Here at the show, we’ve been dealing with the high cost of fuel by talking about what truckers themselves can do to survive the current fuel price crisis.
But we all know about the bigger issues involved. The price of oil and fuel is higher than it’s ever been. And while many think speculation is primarily to blame, others have pointed to different reasons.
The lack of refinery capacity in this country is one. Over the years, because of strict environmental laws here in the United States, more and more have closed, and few if any have opened.
That led one of our callers to ask: Why not locate those refineries just over the border in Mexico?
That would create plenty of jobs for people there, which hopefully would mean fewer entering our nation illegally. It would provide us with plenty of refinery capacity and yet keep those facilities where the EPA frankly doesn’t care about them.
It seems like a win-win. If our environmental laws are holding back construction of new refineries, why not put them there?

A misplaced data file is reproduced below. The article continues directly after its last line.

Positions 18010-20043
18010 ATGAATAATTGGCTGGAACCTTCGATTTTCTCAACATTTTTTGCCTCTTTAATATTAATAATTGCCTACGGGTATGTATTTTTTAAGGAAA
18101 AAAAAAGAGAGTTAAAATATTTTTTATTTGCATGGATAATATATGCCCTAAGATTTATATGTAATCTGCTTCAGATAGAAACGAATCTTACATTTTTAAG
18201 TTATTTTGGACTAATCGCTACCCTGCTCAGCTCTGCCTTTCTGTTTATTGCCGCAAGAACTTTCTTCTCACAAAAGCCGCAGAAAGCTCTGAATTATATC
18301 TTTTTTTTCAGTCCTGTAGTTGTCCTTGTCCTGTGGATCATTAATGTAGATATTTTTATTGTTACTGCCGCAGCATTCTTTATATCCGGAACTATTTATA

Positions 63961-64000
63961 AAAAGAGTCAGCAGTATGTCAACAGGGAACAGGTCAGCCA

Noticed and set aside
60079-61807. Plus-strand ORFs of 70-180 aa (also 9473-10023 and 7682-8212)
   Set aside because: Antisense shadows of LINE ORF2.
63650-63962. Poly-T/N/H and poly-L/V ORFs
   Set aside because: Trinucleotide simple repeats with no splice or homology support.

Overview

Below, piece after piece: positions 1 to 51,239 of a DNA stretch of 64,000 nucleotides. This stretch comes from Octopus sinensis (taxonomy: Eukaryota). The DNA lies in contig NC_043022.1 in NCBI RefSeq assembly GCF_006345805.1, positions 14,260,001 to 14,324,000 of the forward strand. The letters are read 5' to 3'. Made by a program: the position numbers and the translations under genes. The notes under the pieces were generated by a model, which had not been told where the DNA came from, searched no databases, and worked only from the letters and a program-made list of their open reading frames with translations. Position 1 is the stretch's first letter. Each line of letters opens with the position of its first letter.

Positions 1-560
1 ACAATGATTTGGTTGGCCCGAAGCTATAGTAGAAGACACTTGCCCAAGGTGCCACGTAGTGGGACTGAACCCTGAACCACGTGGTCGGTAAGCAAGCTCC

I hesitate, however, to suggest moving any business out of this country right now. We really need the jobs here.
The better solution is for them to work out the environmental concerns and build them here. But as everyone knows, we have little control over that.
That same caller asked about the latest trend in supposedly environmentally friendly fuels – using algae to produce biofuels.
Unlike other biofuels that are falling out of favor, that’s pretty interesting stuff – and for a number of reasons.
First, the stuff thrives on carbon dioxide, so the output of power plants could be funneled into it. It would make the stuff grow like mad, and prevent that CO2 from getting into the atmosphere.
Second, growing that algae doesn’t take a fraction of the land required for other biofuels. Farmland could be dedicated to food crops. Land that has little use for crops could be used for algae.
There are still concerns about even this idea – and it’s important to note that it has to stand alone in the long run. Government subsidies may be an option to get something off the ground, but in the long run, no fuel can make it if it continues to require those subsidies past the research stage.
Even if everything goes well, algae-based fuel is still quite a ways off. But it does have some promise.
If you want to read more, click here.